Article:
Selected Halachos Related to Parshas Va'era
Women and Davening
By Rabbi Doniel Neustadt
The following is a discussion of Halachic topics related to the Parsha of the week.
For final rulings, consult your Rav.
And I shall take out My legions--My people the Children of Israel--from the land of Egypt. (7:4)
In the merit of the righteous women in that generation they were redeemed from Egypt. (Sotah 11b)
WOMEN AND PRAYER: OBLIGATIONS AND EXEMPTION
The Halachah obligates men to pray (daven) to Hashem three times
every single day--Shacharis, Minchah and Ma'ariv. The degree to
which women are obligated to daven, however, is a subject
debated by the early poskim. There are halachic authorities who
exempt women from formal davening altogether as long as they
recite a simple supplication in the morning (1). Other poskim
maintain that women are rabbinically obligated to daven twice a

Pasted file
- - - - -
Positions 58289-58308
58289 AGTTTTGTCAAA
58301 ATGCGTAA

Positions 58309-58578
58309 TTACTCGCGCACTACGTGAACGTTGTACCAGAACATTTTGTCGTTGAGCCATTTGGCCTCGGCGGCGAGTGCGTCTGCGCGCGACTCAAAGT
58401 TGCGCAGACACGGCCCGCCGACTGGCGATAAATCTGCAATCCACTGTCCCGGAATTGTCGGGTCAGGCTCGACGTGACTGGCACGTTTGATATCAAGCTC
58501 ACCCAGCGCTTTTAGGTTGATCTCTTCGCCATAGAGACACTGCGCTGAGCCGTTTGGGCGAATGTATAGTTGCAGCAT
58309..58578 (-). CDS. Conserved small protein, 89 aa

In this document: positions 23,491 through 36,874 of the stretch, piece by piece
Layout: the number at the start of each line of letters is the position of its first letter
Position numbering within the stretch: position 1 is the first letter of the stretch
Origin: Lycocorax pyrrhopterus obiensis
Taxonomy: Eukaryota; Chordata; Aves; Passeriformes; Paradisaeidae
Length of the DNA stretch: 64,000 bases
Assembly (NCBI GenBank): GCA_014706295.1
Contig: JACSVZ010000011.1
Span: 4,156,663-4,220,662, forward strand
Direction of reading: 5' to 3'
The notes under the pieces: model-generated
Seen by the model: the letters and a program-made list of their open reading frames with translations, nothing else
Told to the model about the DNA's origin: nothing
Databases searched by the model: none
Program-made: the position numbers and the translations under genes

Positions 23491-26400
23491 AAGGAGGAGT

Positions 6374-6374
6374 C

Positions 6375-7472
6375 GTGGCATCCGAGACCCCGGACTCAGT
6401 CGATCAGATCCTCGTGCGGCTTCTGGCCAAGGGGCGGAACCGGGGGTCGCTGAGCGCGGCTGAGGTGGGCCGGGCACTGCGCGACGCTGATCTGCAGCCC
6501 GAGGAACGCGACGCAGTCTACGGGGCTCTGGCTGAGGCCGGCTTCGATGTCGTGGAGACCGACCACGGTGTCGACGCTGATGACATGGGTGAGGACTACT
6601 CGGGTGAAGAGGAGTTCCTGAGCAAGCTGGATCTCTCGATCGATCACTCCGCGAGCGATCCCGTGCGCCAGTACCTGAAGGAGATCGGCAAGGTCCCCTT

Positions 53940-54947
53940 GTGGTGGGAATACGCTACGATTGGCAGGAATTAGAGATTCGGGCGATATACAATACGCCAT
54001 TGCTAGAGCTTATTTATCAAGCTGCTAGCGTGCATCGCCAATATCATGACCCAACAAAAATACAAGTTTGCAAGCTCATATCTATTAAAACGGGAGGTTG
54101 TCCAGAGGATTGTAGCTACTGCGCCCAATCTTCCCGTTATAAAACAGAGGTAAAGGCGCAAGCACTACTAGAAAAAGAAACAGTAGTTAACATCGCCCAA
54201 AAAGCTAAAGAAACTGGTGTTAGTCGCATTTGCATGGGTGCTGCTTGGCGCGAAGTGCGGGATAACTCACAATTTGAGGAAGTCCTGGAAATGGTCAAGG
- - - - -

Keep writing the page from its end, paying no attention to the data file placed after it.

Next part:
day--Shacharis and Minchah (2)--just like men (3). Although most
poskim agree with the second view that women are obligated to
daven (4), it was a rare woman who davened in the olden days.
Running a household was an all-consuming task (5), and many women
were illiterate to boot (6).
Nowadays, we are witnessing a remarkable turnaround in regard
to women and tefillah. Many women, especially single girls and
older women, have assumed the obligation of davening regularly,
as the halachah dictates. Even busy mothers attempt to daven as
often as they possibly can.
Nevertheless, women are still not as free to daven as men and
the demands on their time may legitimately conflict with the